par Lynn Shapiro
, Writer | August 11, 2009
A carbon nanosensor "electronic nose", first developed by Technion-Israel Institute of Technology enabling researchers to detect cancer from breath samples, has been modified to identify chronic renal failure (CRF).
The findings, reported in ACS Nano, could lead to a non-invasive and fairly inexpensive way to detect kidney diseases in their earliest and most treatable stages.
This technology will enable diagnosis even before the disease begins to progress," Dr. Hossam Haick and Prof. Zaid Abassi told DOTmed News in an email interview from Israel.
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"When detected at an early stage, kidney diseases can be dramatically slowed with medication and diet," the scientists say. They add that even in cases where chronic renal failure is discovered in its advanced stages, appropriate medication can slow its progress and spare the patient's deterioration toward end-stage renal disease, and the need for dialysis.
Current methods for testing for kidney diseases can be inaccurate and invasive. According to the researchers, blood and urine tests now used to diagnose CRF can come out "normal" even when patients have already lost 65-75 percent of their kidney function. The most reliable test, a kidney biopsy, may result in infections and bleeding.
So far, the researchers have tested the "electronic nose" on the exhaled breath of laboratory rats with no kidney function and normal kidney function. The device identified 27 volatile organic compounds that appear only in the breath of rats with no kidney function. Of these, the team identified the five most important compounds that signal the development of kidney disease.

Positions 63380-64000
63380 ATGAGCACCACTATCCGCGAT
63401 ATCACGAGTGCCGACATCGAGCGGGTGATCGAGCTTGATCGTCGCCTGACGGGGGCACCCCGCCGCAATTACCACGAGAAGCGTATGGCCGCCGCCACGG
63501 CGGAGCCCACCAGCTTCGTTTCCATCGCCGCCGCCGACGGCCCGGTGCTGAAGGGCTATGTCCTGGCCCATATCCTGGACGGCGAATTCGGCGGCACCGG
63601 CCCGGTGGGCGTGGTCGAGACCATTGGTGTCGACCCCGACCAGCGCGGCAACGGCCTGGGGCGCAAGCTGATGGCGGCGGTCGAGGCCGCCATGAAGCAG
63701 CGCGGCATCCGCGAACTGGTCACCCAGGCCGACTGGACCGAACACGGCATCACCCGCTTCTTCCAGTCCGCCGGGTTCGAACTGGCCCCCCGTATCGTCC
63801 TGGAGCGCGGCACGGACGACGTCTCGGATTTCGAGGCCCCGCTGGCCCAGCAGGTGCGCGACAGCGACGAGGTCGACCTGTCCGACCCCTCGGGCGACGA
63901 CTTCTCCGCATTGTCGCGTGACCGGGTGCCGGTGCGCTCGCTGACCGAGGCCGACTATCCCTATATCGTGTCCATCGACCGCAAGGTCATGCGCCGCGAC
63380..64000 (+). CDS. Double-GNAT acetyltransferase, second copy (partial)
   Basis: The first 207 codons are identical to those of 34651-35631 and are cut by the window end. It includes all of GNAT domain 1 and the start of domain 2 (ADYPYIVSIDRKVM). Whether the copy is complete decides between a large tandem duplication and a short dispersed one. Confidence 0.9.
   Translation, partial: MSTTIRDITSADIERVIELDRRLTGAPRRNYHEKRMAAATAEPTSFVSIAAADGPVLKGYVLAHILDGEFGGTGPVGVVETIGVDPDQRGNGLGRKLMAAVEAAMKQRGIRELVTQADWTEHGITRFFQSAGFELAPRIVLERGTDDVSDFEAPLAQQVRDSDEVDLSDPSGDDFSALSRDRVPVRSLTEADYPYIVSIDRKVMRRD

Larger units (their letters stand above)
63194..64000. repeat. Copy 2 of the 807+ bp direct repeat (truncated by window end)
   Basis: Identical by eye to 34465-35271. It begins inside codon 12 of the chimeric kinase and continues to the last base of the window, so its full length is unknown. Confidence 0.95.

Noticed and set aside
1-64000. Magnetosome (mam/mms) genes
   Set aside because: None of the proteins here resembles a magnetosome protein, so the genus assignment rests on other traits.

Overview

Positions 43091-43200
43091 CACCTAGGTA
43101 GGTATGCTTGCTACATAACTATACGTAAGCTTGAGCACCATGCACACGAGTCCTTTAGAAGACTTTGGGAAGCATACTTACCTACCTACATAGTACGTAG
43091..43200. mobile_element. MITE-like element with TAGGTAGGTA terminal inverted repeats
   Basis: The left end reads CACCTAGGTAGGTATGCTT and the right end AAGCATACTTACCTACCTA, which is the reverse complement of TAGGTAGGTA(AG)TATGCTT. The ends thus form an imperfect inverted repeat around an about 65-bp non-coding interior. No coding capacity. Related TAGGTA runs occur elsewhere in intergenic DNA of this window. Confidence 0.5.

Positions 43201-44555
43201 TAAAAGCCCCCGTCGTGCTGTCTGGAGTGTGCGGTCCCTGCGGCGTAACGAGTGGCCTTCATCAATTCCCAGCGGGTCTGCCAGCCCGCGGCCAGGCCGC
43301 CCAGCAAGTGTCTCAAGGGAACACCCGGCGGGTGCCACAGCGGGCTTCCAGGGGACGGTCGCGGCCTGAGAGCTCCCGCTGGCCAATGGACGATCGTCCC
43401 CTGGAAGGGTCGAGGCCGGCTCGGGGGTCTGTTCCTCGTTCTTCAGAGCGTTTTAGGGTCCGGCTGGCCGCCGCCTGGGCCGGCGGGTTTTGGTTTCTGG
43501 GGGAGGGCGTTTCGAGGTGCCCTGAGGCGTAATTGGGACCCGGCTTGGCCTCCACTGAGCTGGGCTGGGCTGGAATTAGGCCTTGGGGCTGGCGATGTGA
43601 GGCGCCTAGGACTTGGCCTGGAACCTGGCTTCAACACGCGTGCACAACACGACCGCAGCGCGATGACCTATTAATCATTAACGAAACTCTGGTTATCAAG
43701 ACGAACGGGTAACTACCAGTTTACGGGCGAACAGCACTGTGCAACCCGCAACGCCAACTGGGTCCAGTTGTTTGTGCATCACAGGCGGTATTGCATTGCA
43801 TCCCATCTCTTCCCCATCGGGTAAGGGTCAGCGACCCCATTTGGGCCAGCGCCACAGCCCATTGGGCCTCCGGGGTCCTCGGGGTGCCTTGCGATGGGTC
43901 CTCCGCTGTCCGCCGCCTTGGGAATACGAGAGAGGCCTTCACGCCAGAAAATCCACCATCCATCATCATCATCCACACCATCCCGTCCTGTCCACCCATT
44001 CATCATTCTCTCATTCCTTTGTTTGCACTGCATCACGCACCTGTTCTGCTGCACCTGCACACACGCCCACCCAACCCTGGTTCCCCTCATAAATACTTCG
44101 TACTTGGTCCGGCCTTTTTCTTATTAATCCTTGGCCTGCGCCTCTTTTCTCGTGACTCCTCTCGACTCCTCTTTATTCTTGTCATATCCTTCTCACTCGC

The idea to use the electronic nose to test for kidney diseases came about during a conversation between Dr. Haick, Prof. Abassi and Prof. Farid Nakhoul of the Technion Faculty of Medicine and Rambam Medical Center, who were aware that one characteristic of patients with diseased kidneys is an ammonia-like odor in the breath," Dr. Haick and Prof. Abassi tells DOTmed.
They say the team's next challenge is to distinguish between the various types of kidney disease and identify their stages.
"Developing sensors that are sensitive enough to differentiate between the various stages of different kidney diseases will enable not just the diagnosis, but also the ability to monitor with great accuracy a patient's response to medication and lifestyle changes," the scientists say.
Dr. Haick and Prof. Abassi say they are now in the midst of a clinical study in Rambam Medical Center in Israel, where they are testing the reliability of Dr. Haick's electronic nose in patients with chronic renal disease at various stages of disease, including very early stage disease, which requires highly sensitive sensors.